As ‘Devoxx videographer’ I can’t always just pick a session and settle down. Most of the time I walk around and only settle down where there is a good opportunity. The first session I attended was by Venkat Subramaniam who talked about the new Lambda expressions in Java. He is a great clear speaker, to the point.
After filming some more I settled in room 2 with Dick Wall for the second session. His talk is named: “What have the monads ever done for us?”… and as you can guess it is about lambdas as well. His talk was a bit more theoretical, naming all the different theoretical objects and patterns (like monoids, monads and functors). Good talk, great speaker, best lambda related talk I’ve seen yet.
The third sessions I had the chance to see was by James McGivern. He’s a programmer with a math background and he has very similar interests as I do. His talk was about ECC (Elliptic curve cryptography) versus RSA, explaining how these security algorithms and the math involved work. I absolutely loved his talk, everything was explained so clearly it reminded me of Numberphile and Computerphile (two related YouTube channels I adore).
Instead of following more tracks I got distracted filming the Crazyflie quadcopter and shooting them from the sky using an automatic NERF gun which can only be fired wearing the NFC ring. I also had a nice discussion about the future of affordable hardware and 3d printing with Dick Wall. The thing we did that evening was to attend the IBM Sensor hacking challenge.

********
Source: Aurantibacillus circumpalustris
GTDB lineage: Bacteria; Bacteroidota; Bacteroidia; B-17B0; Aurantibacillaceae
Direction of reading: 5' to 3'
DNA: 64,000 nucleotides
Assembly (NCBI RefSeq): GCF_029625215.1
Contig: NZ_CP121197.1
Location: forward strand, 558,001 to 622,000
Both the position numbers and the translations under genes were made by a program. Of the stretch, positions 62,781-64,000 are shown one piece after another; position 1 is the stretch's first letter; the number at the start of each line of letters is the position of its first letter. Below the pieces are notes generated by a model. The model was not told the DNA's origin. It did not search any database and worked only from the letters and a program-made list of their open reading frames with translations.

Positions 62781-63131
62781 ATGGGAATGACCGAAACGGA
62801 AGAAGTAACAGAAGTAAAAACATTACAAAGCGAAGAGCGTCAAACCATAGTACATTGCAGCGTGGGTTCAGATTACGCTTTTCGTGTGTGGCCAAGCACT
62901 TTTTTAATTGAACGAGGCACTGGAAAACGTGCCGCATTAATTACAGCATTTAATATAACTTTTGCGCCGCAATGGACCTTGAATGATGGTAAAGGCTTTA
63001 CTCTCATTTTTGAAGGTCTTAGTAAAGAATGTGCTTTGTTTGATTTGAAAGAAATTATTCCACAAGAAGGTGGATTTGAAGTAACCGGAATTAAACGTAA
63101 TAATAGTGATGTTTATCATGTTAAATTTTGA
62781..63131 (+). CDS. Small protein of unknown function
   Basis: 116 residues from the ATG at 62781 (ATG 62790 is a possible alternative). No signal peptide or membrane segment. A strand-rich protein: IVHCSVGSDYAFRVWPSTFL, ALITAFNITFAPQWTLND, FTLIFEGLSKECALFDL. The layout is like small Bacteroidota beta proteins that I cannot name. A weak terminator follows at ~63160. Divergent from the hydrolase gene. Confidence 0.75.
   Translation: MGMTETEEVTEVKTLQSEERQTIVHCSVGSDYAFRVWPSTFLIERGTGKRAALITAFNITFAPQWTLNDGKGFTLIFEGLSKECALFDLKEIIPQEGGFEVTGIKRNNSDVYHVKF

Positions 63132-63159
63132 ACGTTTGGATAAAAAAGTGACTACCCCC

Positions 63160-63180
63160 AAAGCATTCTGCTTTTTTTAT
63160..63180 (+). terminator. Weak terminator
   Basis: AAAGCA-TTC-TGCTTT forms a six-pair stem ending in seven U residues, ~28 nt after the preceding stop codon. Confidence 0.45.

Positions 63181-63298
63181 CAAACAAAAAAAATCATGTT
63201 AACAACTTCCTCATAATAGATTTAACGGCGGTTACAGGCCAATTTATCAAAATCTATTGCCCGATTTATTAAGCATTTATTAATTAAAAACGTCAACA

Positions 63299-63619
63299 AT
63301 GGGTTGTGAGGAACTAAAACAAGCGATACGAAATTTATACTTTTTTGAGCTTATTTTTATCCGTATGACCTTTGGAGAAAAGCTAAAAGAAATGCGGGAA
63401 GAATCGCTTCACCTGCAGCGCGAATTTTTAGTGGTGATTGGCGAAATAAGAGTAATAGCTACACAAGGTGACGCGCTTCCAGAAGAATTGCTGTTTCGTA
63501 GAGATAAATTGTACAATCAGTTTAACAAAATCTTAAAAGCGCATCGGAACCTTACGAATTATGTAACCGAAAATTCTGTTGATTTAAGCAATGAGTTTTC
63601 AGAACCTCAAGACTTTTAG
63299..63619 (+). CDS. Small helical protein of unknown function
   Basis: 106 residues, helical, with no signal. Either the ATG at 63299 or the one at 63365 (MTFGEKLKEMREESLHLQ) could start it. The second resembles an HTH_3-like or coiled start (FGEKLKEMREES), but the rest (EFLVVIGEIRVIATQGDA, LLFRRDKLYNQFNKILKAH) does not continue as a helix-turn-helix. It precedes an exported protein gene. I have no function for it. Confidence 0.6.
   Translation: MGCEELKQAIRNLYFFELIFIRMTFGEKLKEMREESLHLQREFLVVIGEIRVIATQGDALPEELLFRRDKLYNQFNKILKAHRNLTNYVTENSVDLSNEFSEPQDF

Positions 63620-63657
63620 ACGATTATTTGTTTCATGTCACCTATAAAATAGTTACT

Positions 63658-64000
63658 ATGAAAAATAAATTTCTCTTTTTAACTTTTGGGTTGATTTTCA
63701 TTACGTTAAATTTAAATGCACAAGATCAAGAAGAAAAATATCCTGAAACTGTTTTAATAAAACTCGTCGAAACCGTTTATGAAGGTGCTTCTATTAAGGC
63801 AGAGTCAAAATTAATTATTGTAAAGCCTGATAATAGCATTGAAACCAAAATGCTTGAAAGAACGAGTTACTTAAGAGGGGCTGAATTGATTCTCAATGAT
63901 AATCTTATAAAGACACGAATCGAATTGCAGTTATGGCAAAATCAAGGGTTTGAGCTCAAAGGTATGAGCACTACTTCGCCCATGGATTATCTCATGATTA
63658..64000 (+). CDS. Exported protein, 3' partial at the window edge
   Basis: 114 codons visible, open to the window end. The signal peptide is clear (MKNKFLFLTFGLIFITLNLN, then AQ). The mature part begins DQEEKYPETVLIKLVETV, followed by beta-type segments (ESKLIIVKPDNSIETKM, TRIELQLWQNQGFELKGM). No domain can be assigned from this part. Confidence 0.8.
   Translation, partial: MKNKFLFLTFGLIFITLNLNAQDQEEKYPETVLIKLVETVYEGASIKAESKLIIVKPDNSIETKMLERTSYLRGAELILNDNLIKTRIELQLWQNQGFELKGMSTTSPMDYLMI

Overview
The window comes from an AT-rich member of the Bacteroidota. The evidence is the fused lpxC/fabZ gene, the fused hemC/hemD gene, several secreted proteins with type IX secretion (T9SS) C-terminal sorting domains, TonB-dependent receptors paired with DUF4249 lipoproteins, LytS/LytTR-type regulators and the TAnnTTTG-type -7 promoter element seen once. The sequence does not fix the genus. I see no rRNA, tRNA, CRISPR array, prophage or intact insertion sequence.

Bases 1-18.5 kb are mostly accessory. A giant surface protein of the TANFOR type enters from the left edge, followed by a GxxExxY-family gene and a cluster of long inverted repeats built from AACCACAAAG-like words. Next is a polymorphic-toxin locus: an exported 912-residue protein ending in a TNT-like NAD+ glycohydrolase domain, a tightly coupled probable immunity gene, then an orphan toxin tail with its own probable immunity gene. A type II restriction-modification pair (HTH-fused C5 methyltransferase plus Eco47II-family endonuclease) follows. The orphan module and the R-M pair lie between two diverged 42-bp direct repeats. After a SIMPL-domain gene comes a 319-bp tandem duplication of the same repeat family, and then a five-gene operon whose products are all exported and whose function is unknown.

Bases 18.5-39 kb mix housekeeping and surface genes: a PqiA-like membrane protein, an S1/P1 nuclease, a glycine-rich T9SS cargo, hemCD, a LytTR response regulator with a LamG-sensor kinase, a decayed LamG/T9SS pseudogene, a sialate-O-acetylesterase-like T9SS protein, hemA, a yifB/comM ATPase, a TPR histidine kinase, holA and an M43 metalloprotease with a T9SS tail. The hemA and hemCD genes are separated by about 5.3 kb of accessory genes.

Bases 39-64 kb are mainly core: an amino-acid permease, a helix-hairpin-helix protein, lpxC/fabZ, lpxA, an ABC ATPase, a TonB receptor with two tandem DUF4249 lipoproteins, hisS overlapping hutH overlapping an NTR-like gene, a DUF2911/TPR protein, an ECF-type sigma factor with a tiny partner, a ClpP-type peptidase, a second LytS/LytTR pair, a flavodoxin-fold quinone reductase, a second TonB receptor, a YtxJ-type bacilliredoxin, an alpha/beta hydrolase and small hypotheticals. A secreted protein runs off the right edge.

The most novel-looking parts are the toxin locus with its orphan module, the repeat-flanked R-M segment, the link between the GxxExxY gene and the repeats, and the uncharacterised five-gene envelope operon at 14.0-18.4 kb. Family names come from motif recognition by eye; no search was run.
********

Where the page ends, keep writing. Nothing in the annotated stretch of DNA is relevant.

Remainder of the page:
In this hands on session we had to form teams of 4-6 people, each team got an Arduino and a set of 30+ sensors which can be attached. The challenge was to build the coolest piece of hardware with this. There was only one rule though: We had to use WebSphere to communicate with the Arduino. This made absolutely no sense at all to me… we ended up having to write JSP pages that send signals to the Arduino to read/write from the sensors. Even worse was the deploy cycle (should not be needed, but was): stop websphere, kill hanging processes, reboot Eclipse (!), start websphere again, deploy new pages.
The winning team was the Crazyflie crew. They took their quadcopter, fired up the Arduino IDE (boo!) and made the firmware in the Arduino language. In the end they could fly the quadcopter with a joystick attached to the Arduino. Clearly this wasn’t according to the only rule we had, but it was just too cool and had to win.
Day 2: Sessions
The second day of Devoxx UK started with a session by two fellow Dutchies, Regina and Linda. They talked about a pattern they found to change things in projects. They all did this in a “Punch and Judy show”-style, which didn’t quite work in my opinion, it was very rusty and read out. Although the underlying message itself is simple and sound, they started calling everything a pattern. It is a good thing to organise brown bag lunch sessions, sure, but please don’t call this a “brown bag pattern”.
The second session of the day was “Is Your Code Parallel-Ready?” by Maurice Naftalin. His session was also about the new lambdas in Java 8. It had a nice buildup and sketched a good problem, the only thing missing was the code of the solution. The solution was described/hinted but I’d love to have seen the actual code there for clarity. The speed of this session was very slow and I didn’t learn anything new, which is a bit of a waste of time.
Next I went to a panel of: Martijn Verburg, Ben Snipe, Stephen Colebourne & Ted Neward. They talked about the patent wars going on now between Google and Oracle. The final conclusion by Stephen was probably the best: Oracle and Google are dumb, dumber and dumbest; neither can stop now and they’ll likely settle.
The title “Modern Web Architecture, 2014 Edition”, by Ted Neward, is a bit misleading. Because 80% of the talk is a big history lesson of the origin of ‘the web’. The final 20% was more about common sense. Don’t get vendor locked in, think about creating a platform with multiple possible entry points, not just a website. Not really what I expected to hear, interesting nonetheless.